ISP Safe Harbor

New Jersey Law Journal, July 23, 2001

Copyright 2001 American Lawyer Newspapers Group, Inc.
New Jersey Law Journal

July 23, 2001

LENGTH: 960 words

HEADLINE: Intellectual Property From to Napster: Navigating the Safe Harbor


*Congress has the chore of adapting copyright laws so they remain effective as technological advances change the face of commerce.
*This undertaking involves an intricate balance between the interests of authors to control and exploit their work product and society's competing interest in the free flow of ideas, information and commerce.
*As authors' and society's interests have changed over time, the copyright statutes have been amended over and over again. Congress has successfully adopted copyright laws for nearly 100 years, effectively responding to such major innovations as radio, television and video.
*Most recently, the Internet content, music and film industries have initiated litigation in order to secure copyright protection in the Internet environment. In particular, the digitization of copyrighted content, music and movies, along with the wide use of the Internet and the popularity of Internet file sharing, have resulted in significant litigation. The ease with which Internet users can copy and download digital files has resulted in both the Motion Picture Association of America and the Recording Industry Association of America losing the potential to earn significant amounts money from Internet users.
*In addition, Internet site operators and Internet service providers that facilitate the distribution of Internet content, music and films found themselves in the gray areas of copyright law when a court ruled against MP3. com. See UMG Recordings, Inc. v. MP3.Com, 92 F. Supp. 2d 349 (S.D. N.Y. 2000). This ruling had the effect of stifling Internet site and service provider activity due to the potential of copyright lawsuits.
*The Digital Millenium Copyright Act was enacted to ensure that copyrighted content would continue to be protected by copyright law in the digital environment, while simultaneously allowing the flexibility necessary for Internet technologies and businesses to flourish by making copyright content available.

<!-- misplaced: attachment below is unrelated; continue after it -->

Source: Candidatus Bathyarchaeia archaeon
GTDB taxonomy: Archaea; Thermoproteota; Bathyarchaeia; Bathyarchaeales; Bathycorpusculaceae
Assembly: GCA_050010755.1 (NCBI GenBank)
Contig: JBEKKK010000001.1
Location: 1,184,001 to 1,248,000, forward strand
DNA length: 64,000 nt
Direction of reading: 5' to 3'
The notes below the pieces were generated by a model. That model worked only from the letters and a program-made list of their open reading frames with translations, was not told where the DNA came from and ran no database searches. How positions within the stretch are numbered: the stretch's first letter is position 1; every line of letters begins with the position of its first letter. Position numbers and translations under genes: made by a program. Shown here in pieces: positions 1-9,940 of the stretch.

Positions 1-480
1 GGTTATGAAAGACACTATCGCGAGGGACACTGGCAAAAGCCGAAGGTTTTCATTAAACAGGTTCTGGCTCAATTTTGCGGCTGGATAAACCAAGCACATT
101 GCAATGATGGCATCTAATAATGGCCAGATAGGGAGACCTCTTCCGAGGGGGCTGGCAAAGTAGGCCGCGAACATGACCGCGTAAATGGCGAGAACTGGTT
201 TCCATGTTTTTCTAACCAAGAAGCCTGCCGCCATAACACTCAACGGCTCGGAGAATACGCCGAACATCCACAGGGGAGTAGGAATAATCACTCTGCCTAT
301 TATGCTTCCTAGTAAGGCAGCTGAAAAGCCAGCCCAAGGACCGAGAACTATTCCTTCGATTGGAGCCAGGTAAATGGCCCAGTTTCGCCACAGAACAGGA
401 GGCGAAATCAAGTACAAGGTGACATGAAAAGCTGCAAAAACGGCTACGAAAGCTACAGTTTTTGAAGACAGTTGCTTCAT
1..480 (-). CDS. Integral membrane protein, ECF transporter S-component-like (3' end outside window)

*The DMCA was tested by both the MPAA and the RIAA. The MPAA challenged the unauthorized copying and distribution of copyrighted movies on digital versatile disks over the Internet. The RIAA contested the unauthorized downloading of compressed music files known as MP3s.
*In both instances, the potential piracy troubles result from the digital nature of the intellectual property and the fact that digital content can be copied and shared so easily. In fact, CDs and MP3 files do not contain encryption technology to protect against the unauthorized copying of music content and the encryption that is used by DVDs did not provide appropriate protection.
*The MPAA was successful in Universal City Studios, Inc. v. Reimerdes, 111 F. Supp. 2d 294 (S.D.N.Y. 2000), in which the court enjoined a hacker Web site from the posting and linking of computer code used to descramble DVD encryption technology protection.
*To date, the RIAA has not been as successful as the MPAA. The RIAA filed a suit in the U.S. District Court for Northern California against Napster, Inc., an Internet firm that facilitates peer-to-peer file sharing, enabling its users to download MP3 files at no cost.
*The RIAA members alleged that Napster was liable for contributory copyright infringement and vicariously liable for the direct copyright infringement of its users. Napster filed a motion for summary adjudication under 17 U.S.C. ' 512(a), the safe-harbor provision of the DMCA. Napster argued that the plaintiffs were not entitled to monetary damages or injunctive relief except for narrow injunctions against individual copyright infringers.
*The RIAA argued that '512(a) did not apply since the purportedly infringing material did not go "through" the Napster servers, but was transmitted directly between users' machines. The RIAA also argued that each section of the DMCA must be analyzed independently and that the more narrow subsection 516(d), which refers to information location tools such as search engines, is more applicable to Napster.
*The court ultimately agreed with the RIAA, rejecting Napster's safe-harbor argument and ruled that Napster failed to rein in copyright infringement in accordance with '512(i). The court found on May 12, 2000, that Napster did not meet the requirements of the DMCA. See A & M Recordings, Inc. v. Napster, Inc., 2000 WL 573136 (N.D. Cal. May 12, 2000).
*On July 26, 2000, the District Court granted RIAA's motion for a preliminarily injunction against Napster "engaging in or assisting others in copying, downloading, uploading, transmitting, or distributing copyrighted music without the express permission of the rights owner" and ordered Napster to comply by July 28, 2000. See A & M Recordings, Inc. v. Napster, Inc., 114 F. Supp. 2d 896 (N.D. Cal. 2000).
*The Ninth Circuit Court of Appeals on July 28, 2000, stayed the lower court's injunction that would have shut down Napster. See Nos. 00-16401/16403, 2001 WL 1055915 (9th Cir. Feb. 12, 2001).
*A & M Records, Inc. v. Napster, Inc., is still in progress. See No. 16401, 2001 WL 115033 (9th Cir. Feb 12, 2001). Currently, Napster is permitted to stay in business until such time that the Ninth Circuit agrees with the District Court that the RIAA presented a prima facie case that Napster users committed direct copyright infringement. It must be noted that Napster may ultimately be held liable for contributory and vicarious copyright infringement.

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